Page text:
Although Haiti had been released by the French colonial authorities in the year 1804, a great fight battle had started in 1791 among the Roman Catholic Church in cooperation with the ruling elite against the people of Haiti who persecuted voodoo and the Bokor until everything came to an end in 1950. In the times of persecution though, Voodoo survived as a secret association. Such secret voodoo associations provide not only comfort, but also the protection of the poorer parts of the population. During these times, the services a Bokor provided were important for someone’s survival. The Bokors have become an important segment of society in Haiti.
Bokor and the belief in zombification go hand in hand in Haitian history. In 1883, the criminal law of Haiti provided a clause, which forbid turning people into zombies. Initially, the law was a simple clause, which forbade poisoning, and provided that each type of poisoning be considered an attack on life. Later, the provisions were added that stated that every human poisoning that could put a victim in a lethargic state without his own will, would be prosecuted as attempted homicide.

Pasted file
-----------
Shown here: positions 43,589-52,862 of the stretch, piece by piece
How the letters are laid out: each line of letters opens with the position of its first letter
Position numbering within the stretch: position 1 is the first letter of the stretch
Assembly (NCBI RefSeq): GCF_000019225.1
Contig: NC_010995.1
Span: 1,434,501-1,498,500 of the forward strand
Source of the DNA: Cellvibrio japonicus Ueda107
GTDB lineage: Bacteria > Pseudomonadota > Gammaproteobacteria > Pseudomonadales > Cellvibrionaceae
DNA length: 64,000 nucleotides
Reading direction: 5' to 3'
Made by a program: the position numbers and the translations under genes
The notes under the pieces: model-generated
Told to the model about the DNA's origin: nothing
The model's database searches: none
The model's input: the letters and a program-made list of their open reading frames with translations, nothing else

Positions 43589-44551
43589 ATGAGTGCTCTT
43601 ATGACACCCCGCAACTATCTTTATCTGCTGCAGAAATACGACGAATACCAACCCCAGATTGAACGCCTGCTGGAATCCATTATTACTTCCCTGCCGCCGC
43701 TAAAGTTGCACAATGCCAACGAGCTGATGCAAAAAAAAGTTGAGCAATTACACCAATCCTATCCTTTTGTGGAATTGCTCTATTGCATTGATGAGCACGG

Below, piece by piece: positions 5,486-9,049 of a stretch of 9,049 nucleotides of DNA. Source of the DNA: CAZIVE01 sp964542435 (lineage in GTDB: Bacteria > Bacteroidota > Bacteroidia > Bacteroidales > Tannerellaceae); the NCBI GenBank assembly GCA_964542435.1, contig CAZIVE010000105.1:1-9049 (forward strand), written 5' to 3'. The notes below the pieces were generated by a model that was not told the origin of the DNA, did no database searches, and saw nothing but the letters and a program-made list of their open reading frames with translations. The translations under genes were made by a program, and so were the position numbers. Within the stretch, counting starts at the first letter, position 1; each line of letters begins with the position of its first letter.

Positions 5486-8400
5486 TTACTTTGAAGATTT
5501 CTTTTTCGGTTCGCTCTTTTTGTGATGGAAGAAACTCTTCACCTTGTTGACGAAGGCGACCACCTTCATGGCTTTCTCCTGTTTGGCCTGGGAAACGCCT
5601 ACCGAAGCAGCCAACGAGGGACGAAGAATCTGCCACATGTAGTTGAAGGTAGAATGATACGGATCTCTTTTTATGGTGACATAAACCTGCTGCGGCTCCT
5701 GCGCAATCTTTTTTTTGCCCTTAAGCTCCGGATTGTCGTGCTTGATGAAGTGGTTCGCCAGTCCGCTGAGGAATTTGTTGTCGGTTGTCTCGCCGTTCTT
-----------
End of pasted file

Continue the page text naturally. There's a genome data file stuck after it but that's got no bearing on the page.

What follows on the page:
During the oppressive Duvalier regime form 1957 to 1984, the cruel and brutal secret police known as the Tonton Macoute were said to employ powerful bokor sorcerers, and used the threat of zombification to quell resistance among the superstitious population. It was also said about Duvalier that he had a private armie of zombies loyal to him, as he was a devout voodooist, a Bokor.
The mystery of Bokor and the transformation of people into zombies attracted many researchers, anthropologists and ethno-biologists to Haiti who were dedicated to exploring this phenomenon in greater depth, especially after the American occupation of Haiti from 1915 to 1934. One of the most famous ethno biologists, who went to Haiti and studied Bokor and zombifikation of people is Wade Davis, who has published a book called: Passage of Darkness: The Ethnobiology of the Haitian Zombie.
In today’s more rural parts of Haiti, Bokor are still present, and the practice of raising zombies is still being practiced to some extent. Bokor and the services they provide are still a constituent part of life of a cultural and religious heritage of Haiti.